The cuneiform script, the writing system of ancient Mesopotamia, was witness to one of the world's oldest literate cultures. For over three millennia, it was the vehicle of communication from (at its greatest extent) Iran to the Mediterranean, Anatolia to Egypt. The Oxford Handbook of Cuneiform Culture examines the Ancient Middle East through the lens of cuneiform writing. The contributors, a mix of scholars from across the disciplines, explore, define, and to some extent look beyond the boundaries of the written word, using Mesopotamia's clay tablets and stone inscriptions not just as 'texts' but also as material artefacts that offer much additional information about their creators, readers, users and owners.
, Eleanor Robson
Oxford University Press
Country of Publication:
Series: Oxford Handbooks
01 April 2020
Professional and scholarly
I. Materiality and literacies 1: Jonathan Taylor: Tablets as artefacts, scribes as artisans 2: Robert K. Englund: Accounting in proto-cuneiform 3: Gregory Chambon: Numeracy and metrology 4: Niek Veldhuis: Levels of literacy 5: Brigitte Lion: Literacy and gender II. Individuals and communities 6: Benjamin R. Foster: The person in Mesopotamian thought 7: Frans van Koppen: The scribe of the Flood Story and his circle 8: Hagan Brunke: Feasts for the living, the dead, and the gods 9: Michael Jursa: Cuneiform writing in Neo-Babylonian temple communities 10: Eva von Dassow: Freedom in ancient Near Eastern societies III. Experts and novices 11: Yoram Cohen & Sivan Kedar: Teacher-student relationships: two case studies 12: Dominique Charpin: Patron and client: Zimri-Lim and Asqudum the diviner 13: Michel Tanret: Learned, rich, famous and unhappy: Ur-Utu of Sippar 14: Nele Ziegler: Music, the work of professionals 15: Silvie Zamazalova: The education of Neo-Assyrian princes IV. Decisions 16: Sophie Demare-Lafont: Judicial decision-making: judges and arbitrators 17: Karen Radner: Royal decision-making: kings, magnates and scholars 18: Andreas Fuchs: Assyria at war: strategy and conduct 19: Anne Loehnert: Manipulating the gods: lamenting in context 20: Daniel Schwemer: Magic rituals: conceptualisation and performance V. Interpretations 21: Ulla Susanne Koch: Sheep and sky: systems of divinatory interpretation 22: John M. Steele: Making sense of time: observational and theoretical calendars 23: Fabienne Huber Vulliet: Letters as correspondence, letters as literature 24: Eckart Frahm: Keeping company with men of learning: the king as scholar 25: Heather D. Baker: From street altar to palace: reading the built environment of urban Babylonia VI. Making knowledge 26: Eleanor Robson: The production and dissemination of scholarly knowledge 27: Steve Tinney: Tablets of schools and scholars: a portrait of the Old Babylonian corpus 28: Mark Weeden: Adapting to new contexts: cuneiform in Anatolia 29: Francesca Rochberg: Observing and describing the world through divination and astronomy 30: Geert De Breucker: Berossos between tradition and innovation VII. Shaping tradition 31: Frans Wiggermann: Agriculture as civilization: sages, farmers, and barbarians 32: Barbara Boeck: Sourcing, organising, and administering medicinal ingredients 33: Nicole Brisch: Changing images of kingship in Sumerian literature 34: Caroline Waerzeggers: The pious king: royal patronage of temples 35: Philippe Clancier: Cuneiform culture's last guardians: the old urban notability of Hellenistic Uruk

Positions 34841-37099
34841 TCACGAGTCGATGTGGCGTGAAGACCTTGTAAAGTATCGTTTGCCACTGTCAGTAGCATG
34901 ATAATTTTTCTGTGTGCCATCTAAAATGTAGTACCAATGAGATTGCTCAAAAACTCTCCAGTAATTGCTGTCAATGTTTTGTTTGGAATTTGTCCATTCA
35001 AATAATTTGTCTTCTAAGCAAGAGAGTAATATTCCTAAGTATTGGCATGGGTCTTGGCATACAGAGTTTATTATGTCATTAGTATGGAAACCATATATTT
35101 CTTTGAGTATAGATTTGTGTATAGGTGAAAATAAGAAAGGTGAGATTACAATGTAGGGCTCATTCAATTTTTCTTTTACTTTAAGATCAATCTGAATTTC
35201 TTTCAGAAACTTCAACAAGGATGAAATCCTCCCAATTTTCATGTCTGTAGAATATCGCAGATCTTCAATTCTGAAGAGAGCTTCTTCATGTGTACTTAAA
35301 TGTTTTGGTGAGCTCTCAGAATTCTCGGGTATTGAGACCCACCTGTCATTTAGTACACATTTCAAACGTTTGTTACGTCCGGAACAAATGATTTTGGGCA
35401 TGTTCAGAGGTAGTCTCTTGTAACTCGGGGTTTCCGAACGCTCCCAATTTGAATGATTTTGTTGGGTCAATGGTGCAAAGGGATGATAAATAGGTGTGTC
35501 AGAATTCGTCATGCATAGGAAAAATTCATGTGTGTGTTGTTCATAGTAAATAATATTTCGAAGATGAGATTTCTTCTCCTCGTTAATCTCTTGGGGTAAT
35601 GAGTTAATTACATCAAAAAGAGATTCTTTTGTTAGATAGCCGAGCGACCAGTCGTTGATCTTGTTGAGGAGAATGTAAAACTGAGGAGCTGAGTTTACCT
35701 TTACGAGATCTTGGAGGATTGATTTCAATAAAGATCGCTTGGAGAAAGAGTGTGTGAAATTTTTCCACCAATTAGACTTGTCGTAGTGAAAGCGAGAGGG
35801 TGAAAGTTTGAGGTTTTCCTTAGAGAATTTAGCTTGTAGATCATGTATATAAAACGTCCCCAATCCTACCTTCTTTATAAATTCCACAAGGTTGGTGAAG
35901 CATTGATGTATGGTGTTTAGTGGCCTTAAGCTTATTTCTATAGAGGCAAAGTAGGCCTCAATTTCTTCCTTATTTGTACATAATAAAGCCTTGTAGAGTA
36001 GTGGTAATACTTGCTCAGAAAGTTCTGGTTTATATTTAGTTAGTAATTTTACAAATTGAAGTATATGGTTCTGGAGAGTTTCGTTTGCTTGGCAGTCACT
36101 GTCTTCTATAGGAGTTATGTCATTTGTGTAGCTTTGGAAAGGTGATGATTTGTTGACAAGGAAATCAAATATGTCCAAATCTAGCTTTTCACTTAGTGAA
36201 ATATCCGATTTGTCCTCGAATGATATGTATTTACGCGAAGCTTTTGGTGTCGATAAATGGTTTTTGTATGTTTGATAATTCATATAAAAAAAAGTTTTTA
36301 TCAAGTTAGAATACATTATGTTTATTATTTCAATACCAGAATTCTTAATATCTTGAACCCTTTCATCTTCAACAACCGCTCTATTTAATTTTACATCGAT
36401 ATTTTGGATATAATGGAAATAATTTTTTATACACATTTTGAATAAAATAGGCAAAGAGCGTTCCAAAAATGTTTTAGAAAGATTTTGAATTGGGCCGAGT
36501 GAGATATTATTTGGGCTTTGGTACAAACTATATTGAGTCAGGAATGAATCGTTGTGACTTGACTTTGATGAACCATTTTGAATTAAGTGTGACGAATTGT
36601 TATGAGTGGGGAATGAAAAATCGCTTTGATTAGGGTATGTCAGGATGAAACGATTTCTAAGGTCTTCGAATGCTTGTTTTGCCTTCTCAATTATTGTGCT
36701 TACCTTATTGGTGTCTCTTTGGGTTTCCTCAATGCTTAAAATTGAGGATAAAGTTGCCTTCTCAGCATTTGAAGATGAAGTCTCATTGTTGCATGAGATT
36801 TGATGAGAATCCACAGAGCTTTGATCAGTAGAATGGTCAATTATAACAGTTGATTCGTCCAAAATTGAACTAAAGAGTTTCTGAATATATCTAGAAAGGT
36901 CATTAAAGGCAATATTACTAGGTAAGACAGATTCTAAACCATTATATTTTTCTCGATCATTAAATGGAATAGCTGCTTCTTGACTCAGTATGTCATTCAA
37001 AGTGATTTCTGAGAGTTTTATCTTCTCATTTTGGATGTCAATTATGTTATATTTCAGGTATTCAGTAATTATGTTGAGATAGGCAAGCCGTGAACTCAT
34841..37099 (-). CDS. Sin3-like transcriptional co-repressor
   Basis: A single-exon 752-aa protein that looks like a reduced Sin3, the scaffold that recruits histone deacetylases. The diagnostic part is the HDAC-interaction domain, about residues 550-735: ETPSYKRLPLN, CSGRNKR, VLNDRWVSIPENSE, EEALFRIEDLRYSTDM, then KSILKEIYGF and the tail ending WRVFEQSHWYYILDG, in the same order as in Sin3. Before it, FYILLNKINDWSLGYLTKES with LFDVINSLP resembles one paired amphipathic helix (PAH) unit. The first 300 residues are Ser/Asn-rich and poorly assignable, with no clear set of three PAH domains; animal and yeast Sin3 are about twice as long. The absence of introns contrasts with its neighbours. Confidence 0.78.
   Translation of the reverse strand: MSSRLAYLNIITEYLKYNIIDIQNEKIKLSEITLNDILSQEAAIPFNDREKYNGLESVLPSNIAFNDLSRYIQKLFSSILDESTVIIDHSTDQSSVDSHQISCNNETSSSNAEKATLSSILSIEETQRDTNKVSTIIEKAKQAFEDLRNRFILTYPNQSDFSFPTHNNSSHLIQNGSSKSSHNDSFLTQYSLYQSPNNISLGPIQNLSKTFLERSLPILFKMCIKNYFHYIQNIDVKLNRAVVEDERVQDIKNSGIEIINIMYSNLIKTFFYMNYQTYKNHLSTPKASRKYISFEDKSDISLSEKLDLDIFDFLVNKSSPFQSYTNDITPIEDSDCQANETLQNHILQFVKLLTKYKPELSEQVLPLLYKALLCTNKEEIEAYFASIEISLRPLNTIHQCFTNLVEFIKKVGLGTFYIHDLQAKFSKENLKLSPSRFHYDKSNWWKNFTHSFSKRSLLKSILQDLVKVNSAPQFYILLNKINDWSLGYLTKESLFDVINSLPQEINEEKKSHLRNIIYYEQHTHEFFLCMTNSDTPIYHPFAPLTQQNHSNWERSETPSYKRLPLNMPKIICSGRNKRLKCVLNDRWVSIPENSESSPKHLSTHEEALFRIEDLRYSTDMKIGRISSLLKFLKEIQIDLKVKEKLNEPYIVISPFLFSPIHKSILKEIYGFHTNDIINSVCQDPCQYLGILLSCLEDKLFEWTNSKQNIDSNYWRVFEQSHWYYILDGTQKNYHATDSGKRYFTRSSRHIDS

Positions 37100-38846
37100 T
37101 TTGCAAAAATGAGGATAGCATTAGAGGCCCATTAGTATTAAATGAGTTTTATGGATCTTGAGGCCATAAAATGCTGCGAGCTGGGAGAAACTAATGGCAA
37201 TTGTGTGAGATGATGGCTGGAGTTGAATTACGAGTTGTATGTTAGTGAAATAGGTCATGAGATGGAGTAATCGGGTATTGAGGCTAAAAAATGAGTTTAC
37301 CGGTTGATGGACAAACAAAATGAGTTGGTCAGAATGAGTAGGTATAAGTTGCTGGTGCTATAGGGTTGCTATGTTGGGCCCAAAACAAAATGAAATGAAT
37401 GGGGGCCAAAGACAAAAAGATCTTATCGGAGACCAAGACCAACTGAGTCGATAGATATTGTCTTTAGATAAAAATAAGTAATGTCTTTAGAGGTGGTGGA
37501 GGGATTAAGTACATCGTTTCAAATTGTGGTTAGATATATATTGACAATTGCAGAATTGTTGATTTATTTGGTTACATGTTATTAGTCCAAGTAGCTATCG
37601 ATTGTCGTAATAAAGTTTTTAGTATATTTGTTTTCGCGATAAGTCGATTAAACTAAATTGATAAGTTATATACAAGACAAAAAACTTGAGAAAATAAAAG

Karen Radner (PhD Vienna 1997, Habilation Munich 2004) is the Alexander von Humboldt Professor for Ancient History of the Near and Middle East at LMU Munich. Her main research interests are in Assyria, especially the period from the 9th to the 7th centuries BC, on whose political, social, economic, legal, and religious history she has published extensively. Her books include editions of Middle and Neo-Assyrian archives and a study on how awareness of man's mortality shaped Mesopotamian culture (Die Macht des Namens: altorientalische Strategien zur Selbsterhaltung, 2005). She directs an AHRC-funded research project on the correspondence between the Assyrian kings and their magnates in the 8th century BC (http://www.ucl.ac.uk/sargon). Eleanor Robson is Professor of Ancient Middle Eastern History at University College London. Her research focuses on the socio-political contexts of intellectual activity in ancient Mesopotamia and the online edition of cuneiform texts. She is the author of Mathematics in Ancient Iraq: A Social History (2008) and director of the AHRC-funded research project, The Geography of Knowledge in Assyria and Babylonia, 700-200 BC (http://oracc.org/gkab).
Reviews for The Oxford Handbook of Cuneiform Culture
Review from previous edition Thanks are due to the K. Radner and E. Robson for the care with which they edited this voluminous book. * Bibliotheca Orientalis *